When I first started, morale was really bad. The turnover rate was high and the output quality was horrible. I suggested that the franchise manager make some minor adjustments to a few policies and perhaps start selecting an “employee of the month” for recognition, and I saw an immediate improvement.

Using the three-tiered formula above, how might this applicant turn this accomplishment into a high-impact statement?

Concrete Outcomes

A good place to start would be to ask the question, “what was the concrete outcome of this experience?” or “what skills or qualities do you want to demonstrate?”

Sarah said that there was an “immediate improvement.” What does that mean though? What was improved? By how much? A good next step would be for this applicant to do some pondering and perhaps even calculating to interpret what concrete outcomes came as a result of these minor adjustments (for instance, productivity improved by 20% and employee retention increased by 50% compared to the previous year).

Action Verbs & Placement

The next step is to select a powerful action verb to convey the accomplishment as effectively as possible.

If Sarah wanted to draw attention to her ability to be productive and to reduce inner conflict, she might create a couple of high-impact statements that look something like this:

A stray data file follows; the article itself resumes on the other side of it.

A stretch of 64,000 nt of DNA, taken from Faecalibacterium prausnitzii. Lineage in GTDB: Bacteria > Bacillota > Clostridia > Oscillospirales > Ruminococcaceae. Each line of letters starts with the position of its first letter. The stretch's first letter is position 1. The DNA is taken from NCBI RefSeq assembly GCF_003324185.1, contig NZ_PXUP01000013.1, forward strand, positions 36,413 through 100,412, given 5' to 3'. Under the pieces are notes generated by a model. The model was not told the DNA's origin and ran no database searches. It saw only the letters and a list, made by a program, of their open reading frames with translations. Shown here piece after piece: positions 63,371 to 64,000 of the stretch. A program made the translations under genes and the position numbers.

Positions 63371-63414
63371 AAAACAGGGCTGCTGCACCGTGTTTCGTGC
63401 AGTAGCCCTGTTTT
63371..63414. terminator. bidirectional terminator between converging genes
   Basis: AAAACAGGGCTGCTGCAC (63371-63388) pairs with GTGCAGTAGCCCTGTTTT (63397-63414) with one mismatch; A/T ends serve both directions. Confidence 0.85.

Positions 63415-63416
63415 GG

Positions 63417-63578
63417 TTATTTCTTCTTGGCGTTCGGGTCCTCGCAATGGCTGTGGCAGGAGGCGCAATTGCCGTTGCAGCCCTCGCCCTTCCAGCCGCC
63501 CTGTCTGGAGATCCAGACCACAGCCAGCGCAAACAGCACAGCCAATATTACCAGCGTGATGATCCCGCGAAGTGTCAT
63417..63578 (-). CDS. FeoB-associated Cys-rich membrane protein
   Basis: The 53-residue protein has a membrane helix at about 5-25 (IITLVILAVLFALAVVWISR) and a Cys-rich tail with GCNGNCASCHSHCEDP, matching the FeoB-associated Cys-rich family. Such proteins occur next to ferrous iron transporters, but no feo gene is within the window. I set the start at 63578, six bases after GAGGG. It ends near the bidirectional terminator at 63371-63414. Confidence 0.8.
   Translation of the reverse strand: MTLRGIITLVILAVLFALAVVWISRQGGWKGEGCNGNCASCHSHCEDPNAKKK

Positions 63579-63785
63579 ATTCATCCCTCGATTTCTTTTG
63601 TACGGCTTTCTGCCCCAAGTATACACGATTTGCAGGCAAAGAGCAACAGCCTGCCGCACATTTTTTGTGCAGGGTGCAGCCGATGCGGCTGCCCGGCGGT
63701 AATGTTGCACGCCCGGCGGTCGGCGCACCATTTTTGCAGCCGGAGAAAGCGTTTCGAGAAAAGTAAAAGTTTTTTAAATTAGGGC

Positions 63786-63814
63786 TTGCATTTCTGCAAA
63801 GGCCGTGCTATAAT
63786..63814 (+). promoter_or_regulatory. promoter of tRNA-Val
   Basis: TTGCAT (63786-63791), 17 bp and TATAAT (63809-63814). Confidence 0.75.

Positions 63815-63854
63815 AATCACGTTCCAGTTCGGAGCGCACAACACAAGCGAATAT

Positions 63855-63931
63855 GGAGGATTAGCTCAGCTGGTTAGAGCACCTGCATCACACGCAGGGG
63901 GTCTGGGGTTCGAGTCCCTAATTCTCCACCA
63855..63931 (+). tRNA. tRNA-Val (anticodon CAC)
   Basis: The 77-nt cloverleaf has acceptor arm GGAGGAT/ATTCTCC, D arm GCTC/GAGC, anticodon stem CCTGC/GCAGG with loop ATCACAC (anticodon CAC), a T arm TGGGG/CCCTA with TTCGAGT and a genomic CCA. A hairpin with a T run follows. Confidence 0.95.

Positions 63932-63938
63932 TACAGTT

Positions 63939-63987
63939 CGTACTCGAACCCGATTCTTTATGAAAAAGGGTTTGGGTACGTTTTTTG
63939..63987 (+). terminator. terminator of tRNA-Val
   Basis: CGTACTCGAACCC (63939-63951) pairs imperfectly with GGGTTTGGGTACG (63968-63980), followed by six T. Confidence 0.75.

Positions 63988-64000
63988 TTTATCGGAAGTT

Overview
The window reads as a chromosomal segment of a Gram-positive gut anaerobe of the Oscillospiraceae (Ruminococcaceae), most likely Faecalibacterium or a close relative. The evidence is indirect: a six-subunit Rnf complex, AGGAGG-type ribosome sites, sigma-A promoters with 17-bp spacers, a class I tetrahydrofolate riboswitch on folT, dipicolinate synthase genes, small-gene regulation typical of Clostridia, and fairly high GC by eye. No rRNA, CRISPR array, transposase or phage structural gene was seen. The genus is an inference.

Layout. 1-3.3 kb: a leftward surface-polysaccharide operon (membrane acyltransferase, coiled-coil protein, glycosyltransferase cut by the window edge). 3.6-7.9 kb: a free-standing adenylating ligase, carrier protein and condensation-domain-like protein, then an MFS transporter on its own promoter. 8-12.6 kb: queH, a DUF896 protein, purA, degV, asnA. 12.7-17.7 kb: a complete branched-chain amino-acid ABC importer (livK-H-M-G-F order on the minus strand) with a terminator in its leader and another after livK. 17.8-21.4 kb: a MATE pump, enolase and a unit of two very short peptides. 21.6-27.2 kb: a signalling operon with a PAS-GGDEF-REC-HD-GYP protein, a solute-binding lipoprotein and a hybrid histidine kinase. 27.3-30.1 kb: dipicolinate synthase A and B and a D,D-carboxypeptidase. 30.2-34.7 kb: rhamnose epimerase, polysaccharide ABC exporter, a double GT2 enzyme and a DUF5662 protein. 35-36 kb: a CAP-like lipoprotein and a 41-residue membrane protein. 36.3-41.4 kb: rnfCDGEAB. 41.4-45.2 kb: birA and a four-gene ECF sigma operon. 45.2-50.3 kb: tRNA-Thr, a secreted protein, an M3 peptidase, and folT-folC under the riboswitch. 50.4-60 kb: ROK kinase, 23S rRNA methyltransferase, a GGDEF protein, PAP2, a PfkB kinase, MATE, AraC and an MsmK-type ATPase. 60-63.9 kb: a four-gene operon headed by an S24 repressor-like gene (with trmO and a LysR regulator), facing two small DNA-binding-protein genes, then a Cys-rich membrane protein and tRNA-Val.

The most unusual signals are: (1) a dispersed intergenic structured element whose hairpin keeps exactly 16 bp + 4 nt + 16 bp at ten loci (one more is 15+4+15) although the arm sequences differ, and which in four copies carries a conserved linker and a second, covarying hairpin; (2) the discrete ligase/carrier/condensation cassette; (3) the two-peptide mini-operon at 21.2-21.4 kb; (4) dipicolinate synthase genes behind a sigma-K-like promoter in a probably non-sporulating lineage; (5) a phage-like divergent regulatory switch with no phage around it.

• Helped improve ineffective policies and increase employee productivity by 20% in three months
  • Advocated for a simple monthly rewards-based program that increased morale and employee retention by 50% over the previous year at minimal cost to the company

Did you notice that the action verbs were placed at the beginning of the statement showing her ability to achieve results?

In the examples below, note how traditional résumé statements can be transformed into high-impact statements. Also note that if percentages or other quantitative data are not available, it is still possible to show impact.

Traditional vs. High Impact Resume Statements:

  • Traditional: Responsible for organizing events.
    • High Impact: Planned and executed monthly blood drives by working with ten more civic and non-profit organizations than the previous year, resulting in more donations.
  • Traditional: Resolved IT related concerns and managed support tickets.
    • High Impact: Implemented a ticket sorting process that reduced ticket processing by 7%.
    • High Impact: Stayed with customers until their concerns were resolved even if it meant staying late or being available after hours.
  • Traditional: Responsible for processing payments and nightly deposits.